“Kavanaugh’s confirmation shows us that no one is coming to save us but ourselves,” says Kate Castle, a research assistant at the Guttmacher Institute and one of NYC4AR’s lead organizers. “It is likely that Roe will be overturned, and although access is already limited in many places throughout the country, overturning Roe will have dangerous health and legal consequences, relegating fundamental health care to potentially unsafe conditions and criminalizing it.”

Roe was not won because of the courts or the legislature, but by regular women and allies that applied massive political pressure from below.’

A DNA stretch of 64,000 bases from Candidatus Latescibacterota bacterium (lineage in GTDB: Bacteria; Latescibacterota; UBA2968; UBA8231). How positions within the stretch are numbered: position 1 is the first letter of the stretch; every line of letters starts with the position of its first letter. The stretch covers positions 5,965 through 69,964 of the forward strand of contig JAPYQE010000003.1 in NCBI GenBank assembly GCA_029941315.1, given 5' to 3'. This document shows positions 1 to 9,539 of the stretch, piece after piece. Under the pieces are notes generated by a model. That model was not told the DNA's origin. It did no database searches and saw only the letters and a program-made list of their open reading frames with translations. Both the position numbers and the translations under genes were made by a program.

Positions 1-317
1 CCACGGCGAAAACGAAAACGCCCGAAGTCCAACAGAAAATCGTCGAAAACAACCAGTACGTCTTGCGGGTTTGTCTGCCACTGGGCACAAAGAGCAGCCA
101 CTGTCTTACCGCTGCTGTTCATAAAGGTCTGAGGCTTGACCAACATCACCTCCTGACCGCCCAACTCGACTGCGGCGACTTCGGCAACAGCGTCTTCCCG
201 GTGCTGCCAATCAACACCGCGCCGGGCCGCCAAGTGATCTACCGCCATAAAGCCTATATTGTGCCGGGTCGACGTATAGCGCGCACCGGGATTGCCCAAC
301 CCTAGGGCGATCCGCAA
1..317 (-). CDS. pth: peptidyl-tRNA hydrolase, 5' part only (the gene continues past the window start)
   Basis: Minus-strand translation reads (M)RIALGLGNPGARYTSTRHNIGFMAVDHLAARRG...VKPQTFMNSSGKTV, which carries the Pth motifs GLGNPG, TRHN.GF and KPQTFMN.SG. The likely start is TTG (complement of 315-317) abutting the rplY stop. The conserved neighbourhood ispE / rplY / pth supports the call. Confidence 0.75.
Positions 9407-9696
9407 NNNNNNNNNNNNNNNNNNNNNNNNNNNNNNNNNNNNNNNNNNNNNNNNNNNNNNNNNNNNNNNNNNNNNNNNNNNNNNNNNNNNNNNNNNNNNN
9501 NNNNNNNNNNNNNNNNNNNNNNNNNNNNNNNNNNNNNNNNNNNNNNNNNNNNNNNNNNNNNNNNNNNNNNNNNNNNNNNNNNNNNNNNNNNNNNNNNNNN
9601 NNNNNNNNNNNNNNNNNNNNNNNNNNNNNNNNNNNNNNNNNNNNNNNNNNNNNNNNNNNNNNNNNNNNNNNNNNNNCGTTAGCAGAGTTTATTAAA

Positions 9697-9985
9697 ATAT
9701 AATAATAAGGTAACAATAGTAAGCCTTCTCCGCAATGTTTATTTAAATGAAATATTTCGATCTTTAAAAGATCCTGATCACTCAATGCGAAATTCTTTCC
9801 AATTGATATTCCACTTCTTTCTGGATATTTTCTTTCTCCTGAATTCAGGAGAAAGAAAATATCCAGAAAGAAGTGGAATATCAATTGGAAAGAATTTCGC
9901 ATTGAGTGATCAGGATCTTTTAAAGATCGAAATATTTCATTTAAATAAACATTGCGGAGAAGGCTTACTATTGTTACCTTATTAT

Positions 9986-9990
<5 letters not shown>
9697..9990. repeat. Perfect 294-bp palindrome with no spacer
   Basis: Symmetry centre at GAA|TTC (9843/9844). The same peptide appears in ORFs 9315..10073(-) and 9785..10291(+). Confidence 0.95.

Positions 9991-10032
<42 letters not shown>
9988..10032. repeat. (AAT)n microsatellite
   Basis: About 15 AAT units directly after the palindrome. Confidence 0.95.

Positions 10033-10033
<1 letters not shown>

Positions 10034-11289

The clinic defense was further energized by anger over a heated confrontation that occurred in front of the Margaret Sanger Center on Sep. 1. Two NYC4AR members say they were assaulted by an anti-choice protester with St. Patrick’s congregation as they attempted to prevent the procession from moving down Mott Street.

Ed Bonfanti, a clinic escort and organizer with NYC4AR, said he intervened when he saw a member of the procession strike a fellow pro-choice demonstrator. He was punched on the forehead. “I had a concussion, went to see a doctor and was on painkillers for a week,” said Bonfanti. “That’s who these people are and we’re not going to let them continue to harass women trying to access healthcare.”

The man accused of the assault was pulled away by the police shortly thereafter. It remains unclear whether he was actually placed under arrest. The NYPD did not respond to requests for comment.